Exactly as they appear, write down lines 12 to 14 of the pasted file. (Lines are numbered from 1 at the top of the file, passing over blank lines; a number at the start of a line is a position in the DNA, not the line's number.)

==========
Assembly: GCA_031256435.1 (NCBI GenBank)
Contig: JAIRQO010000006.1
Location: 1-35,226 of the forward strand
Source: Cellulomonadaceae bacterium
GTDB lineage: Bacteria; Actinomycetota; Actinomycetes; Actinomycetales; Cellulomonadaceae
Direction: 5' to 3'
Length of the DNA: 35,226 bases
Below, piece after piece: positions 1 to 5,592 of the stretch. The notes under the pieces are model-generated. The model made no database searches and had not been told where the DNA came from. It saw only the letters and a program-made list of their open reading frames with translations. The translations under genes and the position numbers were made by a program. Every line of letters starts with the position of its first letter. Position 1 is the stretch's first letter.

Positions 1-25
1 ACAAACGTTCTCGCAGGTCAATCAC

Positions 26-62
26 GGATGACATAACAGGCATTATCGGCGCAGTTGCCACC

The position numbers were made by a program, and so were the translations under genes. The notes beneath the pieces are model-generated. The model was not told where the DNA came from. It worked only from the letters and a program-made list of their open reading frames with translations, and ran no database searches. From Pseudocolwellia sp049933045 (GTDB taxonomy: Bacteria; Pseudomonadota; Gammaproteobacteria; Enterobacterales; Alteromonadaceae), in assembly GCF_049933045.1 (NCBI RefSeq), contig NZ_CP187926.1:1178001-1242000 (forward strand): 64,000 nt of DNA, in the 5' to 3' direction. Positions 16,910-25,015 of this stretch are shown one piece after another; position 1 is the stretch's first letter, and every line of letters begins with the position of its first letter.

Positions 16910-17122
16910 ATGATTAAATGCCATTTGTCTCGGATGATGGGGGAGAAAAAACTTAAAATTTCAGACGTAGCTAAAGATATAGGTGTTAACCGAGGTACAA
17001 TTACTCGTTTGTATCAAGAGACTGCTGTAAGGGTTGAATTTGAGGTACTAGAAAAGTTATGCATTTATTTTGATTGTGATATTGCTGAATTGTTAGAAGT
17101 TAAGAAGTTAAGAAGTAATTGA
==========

26 GGATGACATAACAGGCATTATCGGCGCAGTTGCCACC

The position numbers were made by a program, and so were the translations under genes. The notes beneath the pieces are model-generated. The model was not told where the DNA came from. It worked only from the letters and a program-made list of their open reading frames with translations, and ran no database searches. From Pseudocolwellia sp049933045 (GTDB taxonomy: Bacteria; Pseudomonadota; Gammaproteobacteria; Enterobacterales; Alteromonadaceae), in assembly GCF_049933045.1 (NCBI RefSeq), contig NZ_CP187926.1:1178001-1242000 (forward strand): 64,000 nt of DNA, in the 5' to 3' direction. Positions 16,910-25,015 of this stretch are shown one piece after another; position 1 is the stretch's first letter, and every line of letters begins with the position of its first letter.

Positions 16910-17122